June Monthly Market Review

The sunny month of June brought the feel-good factor back to capital markets. Global stocks climbed 3.1% higher over the course of the  month in sterling terms, and UK investors saw most major equity indices finish the month in the black. These returns helped to round off the quarter and indeed the first half of 2023. In the last six months, global equities have added 7.8% in sterling terms. Every major index that we track – barring MSCI’s Emerging Market index – has made gains since  the start of the year. As has been the theme of recent years, the US once again outperformed across each of those time periods. A resilient economy and improved monetary expectations have helped US companies, none more than BjgTech. In the first half of the year, the tech-heavy Nasdaq index gained an incredible 25.2%. The table below shows June’s results in full.

Asset class returns as at 30th June 2023

In terms of market movements, June continued and solidified some of the same trends we started to observe in May. Volatility in particular, continues to fade, as markets seem no longer driven by fears about less liquidity. This sense of ease, previously confined to large cap stocks (hence the overwhelming outperformance of US tech) now seems to be more broad based, with smaller companies now also benefitting from the turnaround in investor confidence. Trade data from June seemed to confirm this trend suggesting the global economy is more resilient than had been feared. This is unlike previous growth signals – which have usually been treated as inflationary and, therefore, a concern for stability. Instead, we are seeing signs of the proverbial ‘soft landing’, and markets are all too happy to jump on this good news.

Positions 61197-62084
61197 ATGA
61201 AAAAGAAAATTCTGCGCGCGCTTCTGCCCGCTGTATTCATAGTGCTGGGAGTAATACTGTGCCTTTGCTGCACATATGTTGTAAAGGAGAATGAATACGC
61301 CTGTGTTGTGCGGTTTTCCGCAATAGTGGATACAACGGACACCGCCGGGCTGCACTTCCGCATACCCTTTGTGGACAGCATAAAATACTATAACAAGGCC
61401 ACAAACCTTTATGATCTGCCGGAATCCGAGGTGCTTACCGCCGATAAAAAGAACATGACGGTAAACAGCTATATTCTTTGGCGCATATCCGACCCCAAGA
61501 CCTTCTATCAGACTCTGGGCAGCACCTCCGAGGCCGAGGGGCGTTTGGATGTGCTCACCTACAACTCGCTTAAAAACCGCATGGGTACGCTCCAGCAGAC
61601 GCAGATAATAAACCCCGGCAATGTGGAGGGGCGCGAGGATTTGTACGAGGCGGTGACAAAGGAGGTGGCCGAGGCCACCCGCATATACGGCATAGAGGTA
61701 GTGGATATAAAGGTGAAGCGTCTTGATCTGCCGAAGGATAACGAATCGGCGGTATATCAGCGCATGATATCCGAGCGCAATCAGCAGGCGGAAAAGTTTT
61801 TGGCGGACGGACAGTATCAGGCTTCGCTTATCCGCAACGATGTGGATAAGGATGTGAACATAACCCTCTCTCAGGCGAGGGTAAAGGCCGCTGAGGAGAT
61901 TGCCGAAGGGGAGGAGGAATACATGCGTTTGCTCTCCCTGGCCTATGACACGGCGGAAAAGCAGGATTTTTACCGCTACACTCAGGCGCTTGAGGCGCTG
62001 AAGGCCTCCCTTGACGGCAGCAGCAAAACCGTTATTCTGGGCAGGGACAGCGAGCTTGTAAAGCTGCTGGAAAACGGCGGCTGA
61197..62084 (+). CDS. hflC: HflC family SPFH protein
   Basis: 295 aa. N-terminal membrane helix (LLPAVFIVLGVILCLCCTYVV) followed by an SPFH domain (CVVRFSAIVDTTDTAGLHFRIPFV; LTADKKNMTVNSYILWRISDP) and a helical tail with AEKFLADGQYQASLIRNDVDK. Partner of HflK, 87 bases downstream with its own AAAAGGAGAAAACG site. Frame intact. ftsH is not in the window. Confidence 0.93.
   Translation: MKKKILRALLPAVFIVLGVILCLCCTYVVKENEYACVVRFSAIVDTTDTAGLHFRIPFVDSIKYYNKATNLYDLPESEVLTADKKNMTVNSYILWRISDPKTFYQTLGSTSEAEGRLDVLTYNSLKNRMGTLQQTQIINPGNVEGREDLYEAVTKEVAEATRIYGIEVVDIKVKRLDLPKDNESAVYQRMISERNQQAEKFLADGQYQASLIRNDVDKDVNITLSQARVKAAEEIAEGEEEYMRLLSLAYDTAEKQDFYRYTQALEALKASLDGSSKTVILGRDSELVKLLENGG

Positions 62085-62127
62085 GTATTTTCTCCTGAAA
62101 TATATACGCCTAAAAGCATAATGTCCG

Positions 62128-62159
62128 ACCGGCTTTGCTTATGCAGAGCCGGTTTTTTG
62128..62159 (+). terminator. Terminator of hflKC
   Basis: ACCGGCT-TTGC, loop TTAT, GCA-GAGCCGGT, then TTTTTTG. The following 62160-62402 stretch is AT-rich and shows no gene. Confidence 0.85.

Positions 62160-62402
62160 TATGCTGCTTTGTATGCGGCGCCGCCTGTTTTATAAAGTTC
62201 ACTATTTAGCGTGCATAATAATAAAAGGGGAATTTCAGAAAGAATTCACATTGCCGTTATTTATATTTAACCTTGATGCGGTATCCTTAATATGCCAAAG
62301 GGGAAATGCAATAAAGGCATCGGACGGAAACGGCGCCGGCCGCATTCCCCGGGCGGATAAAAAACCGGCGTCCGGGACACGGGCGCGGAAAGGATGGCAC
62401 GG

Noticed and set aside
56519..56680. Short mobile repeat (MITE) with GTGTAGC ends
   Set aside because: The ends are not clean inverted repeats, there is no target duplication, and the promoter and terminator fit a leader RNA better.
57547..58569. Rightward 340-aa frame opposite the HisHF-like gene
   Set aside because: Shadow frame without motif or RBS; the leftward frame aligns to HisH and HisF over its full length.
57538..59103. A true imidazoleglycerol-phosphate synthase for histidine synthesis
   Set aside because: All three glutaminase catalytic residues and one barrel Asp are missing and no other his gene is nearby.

Investor confidence even managed to provide some assistance to the beleaguered UK stock market, which gained 1.4% in June. The last three months have been bruising for British companies, thanks to stubbornly high inflation and the Bank of England’s steely determination to crush it. But despite a worsening of inflation data and some aggressive signalling from the BoE, the FTSE 100 managed to finish the second quarter of the year down just 0.3%. Year-to-date returns are a healthy 3.2%. Even the looming collapse of Thames Water did not spook investors, although so far July’s performance is proving less auspicious.

As global growth slows and central banks tighten – at the fastest rate in a generation – tougher financing conditions and more corporate defaults seem inevitable. We saw this steady increase in credit stress over the last few months. June was no different, but this has not induced the sense of panic that had seemed possible in March. In fact, while aggregate corporate bond yields rose somewhat over the last month, this was entirely down to a corresponding rise in the government yields against which private debt is priced. Credit spreads – the difference between corporate and government bond yields, and therefore the most immediate credit stress indication – actually came down in June.